We have investigated the hypothesis that uridine 5'-diphosphate (UDP)-glucuronyltransferases (UGTs) and beta-glucuronidase are jointly involved in a mechanism for the storage and mobilization of iodothyronine metabolites in liver, kidney, heart and brain. Specifically, we predicted UGT activities to decrease and increase respectively, and beta-glucuronidase activity to increase and decrease respectively in hypo- and hyperthyroidism. To this end we have studied the effects of thyroid status on the activities of different enzymes involved in thyroid hormone metabolism in liver, kidney, heart and brain from adult rats with experimentally induced hypo- and hyperthyroidism. We used whole organ homogenates to determine the specific enzyme activities of phenol- and androsteron-UGT, beta-glucuronidase, as well as iodothyronine deiodinase types I and II. Deiodinase type I activities in liver and kidney were decreased in hypothyroid animals and, in liver only, increased in hyperthyroidism. Deiodinase type II activity was increased in hyperthyroid rat kidney only. Interestingly, in the heart, deiodinase type I-specific activity was increased fourfold, although the increase was not statistically significant. Cardiac deiodinase type I activity was detectable but not sensitive to thyroid status. Hepatic phenol-UGT as well as androsteron-UGT activities were decreased in hypothyroid rats, with specific androsteron-UGT activities two to three orders of magnitude lower than phenol-UGT activities. Both UGT isozymes were well above detection limits in heart, but appeared to be insensitive to thyroid status. In contrast, cardiac beta-glucuronidase activity decreased in hypothyroid tissue, whereas the activity of this enzyme in the other organs investigated did not change significantly.In summary, cardiac beta-glucuronidase, albeit in low levels, and hepatic phenol-UGT activities were responsive only to experimental hypothyroidism. Although a high basal activity of the pleiotropic beta-glucuronidase masking subtle activity changes in response to thyroid status cannot be ruled out, we conclude that hepatic, renal and cardiac UGT and beta-glucuronidase activities are not regulated reciprocally with thyroid status.
SM van der Heide, TJ Visser, ME Everts, and PH Klaren
We have investigated the potential role of fibroblasts in local thyroid hormone metabolism in neonatal rat heart. Incubation of cardiac fibroblasts with thyroxine (T4) or 3,5,3'-tri-iodothyronine (T3) resulted in the appearance of water-soluble metabolites, whereas incubation of cardiomyocytes under the same conditions did not or did so to a much lesser extent. Time-course studies showed that production is already evident after 1-5 h of exposure and that the process equilibrates after 24-48 h. Analysis of the products revealed both the T4 and the T3 metabolites to be glucuronides. These results were corroborated by the detection of uridine diphosphate (UDP)-glucuronyltransferase activity in cardiac fibroblasts. We found no indication for outer ring deiodination in fibroblasts, cardiomyocytes or heart homogenates. From these results we have concluded that cardiac fibroblasts, but not cardiomyocytes, are able to glucuronidate T4 and T3 and secrete the conjugates. This could play a role in local metabolism, e.g. to protect the heart tissue from high levels of thyroid hormones.
HH van der Putten, BJ Joosten, PH Klaren, and ME Everts
Uptake of tri-iodothyronine (T(3)) was compared with that of thyroxine (T(4)) in the embryonic heart cell line H9c2 (2-1). These cells propagate as myoblasts and form differentiated myotubes upon reduction of the serum concentration, as indicated by a 31-fold increase in creatine kinase activity. Protein and DNA content per well were around 2-fold higher in myotubes than in myoblasts. When expressed per well, T(3) and T(4) uptake were, compared with myoblasts, 1.9- to 2-fold and 3.1- to 4-fold higher in myotubes respectively. On the other hand, the characteristics of T(3) and T(4) uptake were similar in myoblasts and myotubes. At any time-point, T(4) uptake was 2-fold higher than that of T(3), and both uptakes were energy but not Na(+) dependent. T(3) and T(4) uptake exhibited mutual inhibition in myoblasts and myotubes: 10 microM unlabeled T(3) reduced T(4) uptake by 51-60% (P<0.001), while 10 microM T(4) inhibited T(3) uptake by 48-51% (P<0.001). Furthermore, T(3) and T(4) uptake in myoblasts was dose-dependently inhibited by tryptophan (maximum inhibition around 70%; P<0.001). Exposure of the cells to T(3) or T(4) during differentiation significantly increased the fusion index (35 and 40%; P < 0.01). Finally, both myoblasts and myotubes showed a small deiodinase type I activity, while deiodinase type II activity was undetectable. In conclusion, T(3) and T(4) share a common energy-dependent transport system in H9c2(2-1) cells, that may be important for the availability of thyroid hormone during differentiation.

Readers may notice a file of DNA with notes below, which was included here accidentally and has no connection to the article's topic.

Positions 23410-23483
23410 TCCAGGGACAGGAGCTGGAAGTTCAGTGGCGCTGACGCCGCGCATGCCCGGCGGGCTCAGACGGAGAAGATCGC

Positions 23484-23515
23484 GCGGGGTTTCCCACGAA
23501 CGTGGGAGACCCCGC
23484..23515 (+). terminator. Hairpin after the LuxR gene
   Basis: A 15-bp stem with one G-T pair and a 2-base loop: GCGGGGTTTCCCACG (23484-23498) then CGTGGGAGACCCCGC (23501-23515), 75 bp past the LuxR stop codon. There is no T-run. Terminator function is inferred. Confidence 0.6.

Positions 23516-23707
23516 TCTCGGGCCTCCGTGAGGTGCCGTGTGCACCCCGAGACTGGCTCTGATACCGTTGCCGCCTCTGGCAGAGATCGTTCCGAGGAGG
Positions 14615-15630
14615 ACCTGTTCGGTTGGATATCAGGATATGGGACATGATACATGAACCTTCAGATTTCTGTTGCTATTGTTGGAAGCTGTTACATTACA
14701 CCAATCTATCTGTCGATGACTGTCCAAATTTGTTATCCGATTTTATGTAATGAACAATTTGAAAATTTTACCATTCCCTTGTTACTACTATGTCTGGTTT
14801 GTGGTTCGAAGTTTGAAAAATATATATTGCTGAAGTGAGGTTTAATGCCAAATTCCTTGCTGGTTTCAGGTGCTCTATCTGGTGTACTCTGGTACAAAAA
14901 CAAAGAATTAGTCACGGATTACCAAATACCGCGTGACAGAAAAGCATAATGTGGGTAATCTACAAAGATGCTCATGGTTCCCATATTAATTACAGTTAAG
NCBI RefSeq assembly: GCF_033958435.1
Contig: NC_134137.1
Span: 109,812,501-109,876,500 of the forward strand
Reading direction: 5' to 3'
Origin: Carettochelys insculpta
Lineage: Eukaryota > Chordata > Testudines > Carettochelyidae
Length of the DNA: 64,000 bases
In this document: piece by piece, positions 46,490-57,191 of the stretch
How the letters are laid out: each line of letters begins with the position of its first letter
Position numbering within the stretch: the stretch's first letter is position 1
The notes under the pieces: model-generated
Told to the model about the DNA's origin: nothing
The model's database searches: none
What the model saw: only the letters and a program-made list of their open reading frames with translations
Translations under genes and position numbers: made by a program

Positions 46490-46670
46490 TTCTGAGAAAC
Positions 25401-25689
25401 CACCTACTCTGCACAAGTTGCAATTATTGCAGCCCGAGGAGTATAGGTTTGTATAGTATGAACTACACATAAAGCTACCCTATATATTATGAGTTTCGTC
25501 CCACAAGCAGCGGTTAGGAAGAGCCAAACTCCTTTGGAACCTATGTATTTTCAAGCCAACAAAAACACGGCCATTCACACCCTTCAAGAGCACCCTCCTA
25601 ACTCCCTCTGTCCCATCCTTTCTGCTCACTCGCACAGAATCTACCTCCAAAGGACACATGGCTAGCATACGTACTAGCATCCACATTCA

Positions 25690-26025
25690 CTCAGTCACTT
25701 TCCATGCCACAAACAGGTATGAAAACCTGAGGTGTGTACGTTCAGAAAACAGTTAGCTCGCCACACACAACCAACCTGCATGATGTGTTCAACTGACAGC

FA Verhoeven, HH Van der Putten, G Hennemann, JM Lamers, TJ Visser, and ME Everts
Cellular and nuclear uptake of [125I]tri-iodothyronine (T3) and [125I]triiodothyroacetic acid (Triac) were compared in cardiomyocytes of 2-3 day old rats, and the effect of thyroid hormone analogs on cellular T(3) uptake was measured. Cells (5-10 x 10(5) per well) were cultured in DMEM-M199 with 5% horse serum and 5% FCS. Incubations were performed for from 15 min to 24 h at 37 degrees C in the same medium, 0.5% BSA and [125I]T3 (100 pM), or [125I]Triac (240 pM). Expressed as % dose, T(3) uptake was five times Triac uptake, but expressed as fmol/pM free hormone, Triac uptake was at least 30% (P<0.001) greater than T3 uptake, whereas the relative nuclear binding of the two tracers was comparable. The 15 min uptake of [125I]T3 was competitively inhibited by 10 microM unlabeled T3 (45-52%; P<0.001) or 3,3'- diiodothyronine (T2) (52%; P<0.001), and to a smaller extent by thyroxine (T(4)) (27%; 0.05<0.1). In contrast, 10 microM 3,5-T2, Triac, or tetraiodothyroacetic acid (Tetrac) did not affect T3 uptake after 15 min or after 24 h. Diiodothyropropionic acid (DITPA) (10 microM) reduced 15-min T3 uptake by about 24% (P<0.05), but it had a greater effect after 4 h (56%; P<0.001). Exposure to 10 nM DITPA during culture reduced cellular T3 uptake, as did 10 nM T3, suggesting down-regulation of the plasma membrane T3 transporters. We conclude that i) Triac is taken up by cardiomyocytes; ii) 3,3'-T2 and, to a lesser extent, DITPA and T4 interfere with plasma membrane transport of T3, whereas 3,5-T2, Triac, or Tetrac do not; iii) the transport mechanism for Triac is probably different from that for T3.